An international scientific conference entitled "Advances and Applications in Plasma Physics" guided by the world's famous publisher Nature Research for the first time in Russia will take place during September 18-20, 2019. The main organizer is Peter the Great St.Petersburg Polytechnic University (SPbPU) in collaboration with editors of Nature Physics, Nature Communications and Nature Reviews Physics.
The meeting will bring together experts and young scientists from various plasma subfields, including nuclear fusion; low-temperature plasmas; astrophysical plasmas; laser-plasma interactions. In spite of tremendous progress over the past decades in understanding plasmas, there are many challenges that still confront plasma physicists, especially when it comes to the design and development of potential applications.
Presentations will be made by representatives of the International Atomic Energy Agency (IAEA), Rosatom, ITER, Space Research Institute of the Russian Academy of Sciences, etc.
Russia's pioneering role in plasma research is indisputable: it was Igor Tamm and Andrei Sakharov who laid down the theoretical foundations for the tokamak, a device with magnetic plasma confinement. As member of ITER, Russia is currently participating in the construction of the tokamak-type International Thermonuclear Experimental Reactor in France.
In 2018 Professor Vladimir Rozhansky, Head of Laboratory of Controlled Thermonuclear Fusion at Peter the Great St. Petersburg Polytechnic University (SPbPU) became a member of the ITER Science and Technology Advisory Committee.
"Researchers at the Polytechnic University created a numerical code for modeling the parameters of near-wall plasma of tokamaks. The developed code was adopted as the main one at ITER in 2017, it is called SOLPS-ITER," mentioned Professor Vladimir Rozhansky. This code is recommended for all researchers who are involved in controlled synthesis for modeling the near-wall plasma of tokamak.
A controlled thermonuclear reaction with the so-called positive output should be obtained on the ITER tokamak for the first time. This means that the energy released during the reaction is greater than or at least equal to the cost of heating the plasma in the reactor. It is necessary to reach the temperature of more than 100 million degrees! It is planned that the first plasma at ITER will be obtained by the end of 2025.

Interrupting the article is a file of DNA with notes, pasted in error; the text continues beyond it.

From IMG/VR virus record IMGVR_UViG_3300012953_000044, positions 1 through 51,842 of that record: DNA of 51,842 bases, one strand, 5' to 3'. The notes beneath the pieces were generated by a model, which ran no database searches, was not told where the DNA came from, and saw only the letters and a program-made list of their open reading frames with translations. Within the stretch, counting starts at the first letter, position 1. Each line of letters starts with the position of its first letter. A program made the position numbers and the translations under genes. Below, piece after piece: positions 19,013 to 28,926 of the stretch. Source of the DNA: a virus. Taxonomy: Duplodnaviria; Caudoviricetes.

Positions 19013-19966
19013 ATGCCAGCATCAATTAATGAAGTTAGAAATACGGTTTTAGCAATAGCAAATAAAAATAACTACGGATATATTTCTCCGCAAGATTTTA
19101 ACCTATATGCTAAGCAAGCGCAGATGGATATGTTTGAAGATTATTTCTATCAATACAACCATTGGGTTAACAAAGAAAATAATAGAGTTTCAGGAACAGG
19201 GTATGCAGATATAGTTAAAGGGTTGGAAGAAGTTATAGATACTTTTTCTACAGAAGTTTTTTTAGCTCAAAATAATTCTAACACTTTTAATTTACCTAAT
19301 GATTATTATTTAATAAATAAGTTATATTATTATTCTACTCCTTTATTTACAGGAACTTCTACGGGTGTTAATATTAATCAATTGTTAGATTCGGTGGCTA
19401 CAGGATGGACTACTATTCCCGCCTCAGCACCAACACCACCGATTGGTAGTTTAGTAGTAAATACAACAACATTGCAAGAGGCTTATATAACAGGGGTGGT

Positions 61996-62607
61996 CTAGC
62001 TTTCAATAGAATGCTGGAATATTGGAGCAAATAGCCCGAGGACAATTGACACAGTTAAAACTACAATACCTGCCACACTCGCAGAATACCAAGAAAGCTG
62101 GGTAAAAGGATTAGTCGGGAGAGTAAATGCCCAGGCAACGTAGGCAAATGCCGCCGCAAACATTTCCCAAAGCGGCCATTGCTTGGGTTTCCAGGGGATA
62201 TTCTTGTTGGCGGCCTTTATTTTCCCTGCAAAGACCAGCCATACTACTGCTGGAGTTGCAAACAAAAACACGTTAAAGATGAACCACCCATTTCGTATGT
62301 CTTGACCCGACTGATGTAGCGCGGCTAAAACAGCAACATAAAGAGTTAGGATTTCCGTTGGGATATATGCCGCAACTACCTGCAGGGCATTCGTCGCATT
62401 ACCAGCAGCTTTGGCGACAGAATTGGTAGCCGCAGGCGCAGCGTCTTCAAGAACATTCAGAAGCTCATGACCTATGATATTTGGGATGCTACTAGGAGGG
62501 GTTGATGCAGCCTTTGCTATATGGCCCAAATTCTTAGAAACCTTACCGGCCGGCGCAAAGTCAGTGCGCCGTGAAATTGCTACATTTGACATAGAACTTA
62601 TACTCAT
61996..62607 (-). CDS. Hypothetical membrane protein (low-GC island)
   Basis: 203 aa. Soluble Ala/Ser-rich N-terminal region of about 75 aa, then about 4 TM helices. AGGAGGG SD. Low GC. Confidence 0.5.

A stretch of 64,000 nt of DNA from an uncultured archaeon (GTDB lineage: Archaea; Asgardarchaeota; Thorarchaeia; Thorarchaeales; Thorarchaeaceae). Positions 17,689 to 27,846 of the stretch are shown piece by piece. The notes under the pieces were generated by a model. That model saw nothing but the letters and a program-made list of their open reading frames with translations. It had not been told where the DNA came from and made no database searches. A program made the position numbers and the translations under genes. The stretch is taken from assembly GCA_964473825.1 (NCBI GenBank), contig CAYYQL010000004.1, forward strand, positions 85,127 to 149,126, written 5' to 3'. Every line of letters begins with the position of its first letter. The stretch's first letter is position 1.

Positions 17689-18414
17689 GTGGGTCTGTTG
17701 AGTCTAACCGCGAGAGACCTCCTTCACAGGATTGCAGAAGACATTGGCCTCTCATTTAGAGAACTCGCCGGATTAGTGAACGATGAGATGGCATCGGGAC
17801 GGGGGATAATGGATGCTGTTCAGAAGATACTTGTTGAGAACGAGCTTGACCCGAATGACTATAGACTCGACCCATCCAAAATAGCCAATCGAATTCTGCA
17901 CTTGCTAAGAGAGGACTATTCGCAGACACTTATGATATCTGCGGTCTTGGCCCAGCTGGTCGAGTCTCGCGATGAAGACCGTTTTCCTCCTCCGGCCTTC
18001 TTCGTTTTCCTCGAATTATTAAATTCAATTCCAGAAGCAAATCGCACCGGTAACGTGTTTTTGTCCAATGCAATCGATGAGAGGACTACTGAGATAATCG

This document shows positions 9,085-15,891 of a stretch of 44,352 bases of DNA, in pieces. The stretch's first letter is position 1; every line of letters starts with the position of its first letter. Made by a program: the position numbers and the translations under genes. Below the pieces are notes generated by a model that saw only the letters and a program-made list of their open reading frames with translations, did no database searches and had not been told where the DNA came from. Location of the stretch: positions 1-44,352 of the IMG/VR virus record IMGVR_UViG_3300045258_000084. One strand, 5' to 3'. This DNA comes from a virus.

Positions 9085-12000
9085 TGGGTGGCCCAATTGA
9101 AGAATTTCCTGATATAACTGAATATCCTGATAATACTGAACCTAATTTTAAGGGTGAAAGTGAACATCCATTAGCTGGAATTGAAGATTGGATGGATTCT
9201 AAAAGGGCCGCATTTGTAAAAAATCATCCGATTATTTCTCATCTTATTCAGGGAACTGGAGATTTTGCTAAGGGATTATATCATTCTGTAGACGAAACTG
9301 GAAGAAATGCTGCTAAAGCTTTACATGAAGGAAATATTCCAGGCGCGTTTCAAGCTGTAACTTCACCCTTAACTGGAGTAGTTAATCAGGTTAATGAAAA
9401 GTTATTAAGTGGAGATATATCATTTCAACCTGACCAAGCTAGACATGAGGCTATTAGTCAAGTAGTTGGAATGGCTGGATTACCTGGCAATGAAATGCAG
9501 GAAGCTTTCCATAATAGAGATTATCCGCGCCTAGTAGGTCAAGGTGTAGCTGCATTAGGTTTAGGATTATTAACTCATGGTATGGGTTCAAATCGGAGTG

It is no wonder, according to Professor Rozhansky, that Nature has chosen the Polytechnic University as the venue for this conference. Polytechnic University's researchers are renowned for their simulation studies on the tokamak reactor and for the diagnostics methods developed for ITER. Moreover, the university annually hosts a joint summer school on Plasma Physics and Controlled Fusion in collaboration with the School of Physical Sciences of SOKENDAI (the Graduate University for Advanced Studies, Hayama, Japan) and the National Institute for Fusion Science (Tokyo, Japan).
"By combining the world's leading achievements in plasma physics and controlled thermonuclear fusion, this conference entirely falls into the context of the actively discussed Russian national program on controlled thermonuclear fusion. The Russian ITER Domestic Agency is responsible for fulfilling our obligations in the framework of ITER international project, the most ambitious scientific and technical project of our time. And we are glad to have an opportunity to share our accomplishments, our experience with the international community at the conference at St. Petersburg Polytechnic University," said Anatoly Krasilnikov, Director of the Institution "ITER Project Center".
The conference aims to provide a platform for the exchange of recent results between plasma scientists working on different plasma-related research topics, to stimulate further breakthroughs in fundamental understanding and advances towards new applications in this fascinating field of research. The meeting will bring together experts and young scientists from various plasma subfields, including nuclear fusion, astrophysical plasmas, industrial plasmas, dusty plasmas and laser-plasma interactions. The conference will provide opportunities for discussions on key problems of controlled nuclear fusion and Russian thermonuclear program.
"We're delighted to have SPbPU as our partner for our very first Nature Conference in Russia", says Bart Verberck, Regional Executive Editor for Nature Research. "We've seen many initiatives being launched to boost the already impressive scientific research activities in the country even more, some with involvement of Springer Nature, the publisher of the Nature Research portfolio. I'm particularly pleased that the topic of our first joint conference is plasma physics, given Russia's rich history and expertise on the topic. Judging by how the collaboration with SPbPU has been going so far, I'm convinced the conference will be a great success."
Peter the Great St. Petersburg Polytechnic University, New Academic Building, Polytechnicheskaya str., 29